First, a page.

The Green Party has always had two souls. It has contained both people who stood for a radical and progressive reorganisation of society and “eco-liberals” who placed an emphasis on individual change. Such individualism is not incompatible with support for using the market to deal with environmental crises or appealing to big business to “go green”. The former Green Party leader, Jonathan Porritt, exemplified this trend.
After the Greens made a major breakthrough in the 1989 European elections with 15 percent of the vote, Porritt pushed for the party to become more “professional” and moderate in order to break into parliament and even government. That project collapsed when the party made no impact at the 1992 general election. Porritt then moved closer to Tony Blair, who appointed him an adviser on sustainable development. Porritt also became an advocate of market mechanisms to protect the environment and ended up as a board member of Wessex Water and Willmott Dixon, a major property developer, as well as a confidant of Prince Charles.
Under Porritt the Greens seemed to identify the problem in society as excessive consumerism — which could very easily be perceived as suggesting the solution was for working class people to make sacrifices in their living standards. While such arguments haven’t completely disappeared, the Greens today put forward a very different argument, routinely attacking the government’s austerity measures and Labour’s failure to challenge them. They are now more likely to be seen as defending workers’ living standards.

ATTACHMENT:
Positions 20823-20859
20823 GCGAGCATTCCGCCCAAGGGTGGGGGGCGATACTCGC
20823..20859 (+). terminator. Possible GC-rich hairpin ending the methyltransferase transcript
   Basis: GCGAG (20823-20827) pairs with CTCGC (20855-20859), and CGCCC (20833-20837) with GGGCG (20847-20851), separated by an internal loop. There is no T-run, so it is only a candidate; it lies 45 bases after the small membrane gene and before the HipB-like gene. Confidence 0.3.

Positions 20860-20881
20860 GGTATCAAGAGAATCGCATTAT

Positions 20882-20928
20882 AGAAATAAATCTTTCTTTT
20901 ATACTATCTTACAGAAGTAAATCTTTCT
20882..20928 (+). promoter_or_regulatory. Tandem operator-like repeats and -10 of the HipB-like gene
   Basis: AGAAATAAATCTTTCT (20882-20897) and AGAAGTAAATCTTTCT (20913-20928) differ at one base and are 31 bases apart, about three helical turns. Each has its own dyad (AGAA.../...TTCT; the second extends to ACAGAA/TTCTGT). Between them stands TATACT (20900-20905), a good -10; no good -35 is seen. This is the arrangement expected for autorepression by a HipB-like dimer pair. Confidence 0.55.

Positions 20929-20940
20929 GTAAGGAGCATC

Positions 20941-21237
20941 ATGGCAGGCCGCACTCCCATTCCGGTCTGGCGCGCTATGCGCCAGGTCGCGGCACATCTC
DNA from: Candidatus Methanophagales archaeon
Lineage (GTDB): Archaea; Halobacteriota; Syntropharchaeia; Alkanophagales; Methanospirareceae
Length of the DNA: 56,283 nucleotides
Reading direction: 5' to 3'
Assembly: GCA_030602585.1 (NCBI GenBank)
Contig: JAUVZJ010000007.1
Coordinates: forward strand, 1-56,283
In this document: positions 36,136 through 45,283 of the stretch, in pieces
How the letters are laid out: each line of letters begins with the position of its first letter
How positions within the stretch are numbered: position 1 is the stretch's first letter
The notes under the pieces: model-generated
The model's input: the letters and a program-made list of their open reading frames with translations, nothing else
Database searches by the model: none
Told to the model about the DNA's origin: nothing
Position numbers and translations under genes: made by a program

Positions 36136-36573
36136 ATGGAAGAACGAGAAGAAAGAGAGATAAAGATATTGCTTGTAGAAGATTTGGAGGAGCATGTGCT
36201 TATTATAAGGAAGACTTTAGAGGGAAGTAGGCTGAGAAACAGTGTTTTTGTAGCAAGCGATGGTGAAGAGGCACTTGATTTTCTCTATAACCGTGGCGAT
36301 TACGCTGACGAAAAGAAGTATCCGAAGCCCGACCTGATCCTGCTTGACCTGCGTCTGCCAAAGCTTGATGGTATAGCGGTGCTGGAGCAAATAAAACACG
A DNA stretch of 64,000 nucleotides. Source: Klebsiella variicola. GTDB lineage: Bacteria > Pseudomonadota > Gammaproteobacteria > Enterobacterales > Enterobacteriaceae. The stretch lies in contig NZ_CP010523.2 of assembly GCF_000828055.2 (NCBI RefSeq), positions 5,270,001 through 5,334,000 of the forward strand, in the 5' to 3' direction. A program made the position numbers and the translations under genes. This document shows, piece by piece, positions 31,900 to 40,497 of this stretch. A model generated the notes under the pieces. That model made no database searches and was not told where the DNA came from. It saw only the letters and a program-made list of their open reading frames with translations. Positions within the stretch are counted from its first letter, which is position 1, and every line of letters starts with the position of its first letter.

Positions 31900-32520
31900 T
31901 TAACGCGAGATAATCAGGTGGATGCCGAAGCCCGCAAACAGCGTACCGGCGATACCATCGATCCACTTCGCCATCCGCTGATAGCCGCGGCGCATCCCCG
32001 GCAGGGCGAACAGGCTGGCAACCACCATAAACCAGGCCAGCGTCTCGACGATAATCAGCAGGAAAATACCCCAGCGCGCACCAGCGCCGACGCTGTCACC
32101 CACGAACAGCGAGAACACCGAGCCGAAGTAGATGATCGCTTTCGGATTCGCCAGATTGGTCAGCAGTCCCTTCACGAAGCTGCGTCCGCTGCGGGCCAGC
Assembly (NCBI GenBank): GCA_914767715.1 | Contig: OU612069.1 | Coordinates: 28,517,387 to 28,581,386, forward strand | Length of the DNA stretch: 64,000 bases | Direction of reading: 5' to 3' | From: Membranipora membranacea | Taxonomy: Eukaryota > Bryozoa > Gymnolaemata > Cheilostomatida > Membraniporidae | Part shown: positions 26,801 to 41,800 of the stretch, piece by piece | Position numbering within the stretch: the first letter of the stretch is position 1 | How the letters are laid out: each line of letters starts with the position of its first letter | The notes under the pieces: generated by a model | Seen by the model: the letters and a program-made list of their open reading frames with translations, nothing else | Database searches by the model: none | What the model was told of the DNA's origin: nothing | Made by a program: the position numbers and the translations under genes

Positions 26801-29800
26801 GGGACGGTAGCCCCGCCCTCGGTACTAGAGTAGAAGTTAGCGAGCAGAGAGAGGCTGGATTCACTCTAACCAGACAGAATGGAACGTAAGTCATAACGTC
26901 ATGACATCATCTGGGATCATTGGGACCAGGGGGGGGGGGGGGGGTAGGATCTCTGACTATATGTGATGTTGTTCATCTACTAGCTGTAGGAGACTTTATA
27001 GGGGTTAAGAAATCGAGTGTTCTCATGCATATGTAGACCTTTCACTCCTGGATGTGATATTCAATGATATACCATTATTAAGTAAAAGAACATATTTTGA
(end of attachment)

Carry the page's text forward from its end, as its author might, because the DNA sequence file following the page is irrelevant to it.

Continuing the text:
Green Party supporter Adam Ramsay argues that the “Greens have always been on the left. But they haven’t always been very good at sounding like it...there’s long been a sense that Greens are a single-issue environmental party... With Caroline [Lucas] and then Natalie out in front, and with the (left leaning and very influential) Young Greens and groups like Green Left organising among the activists, the image presented in recent years has been much more consistently left. Gone are the days of ‘not left or right but forwards’. The party is now clearly an electoral expression of the emerging new left.”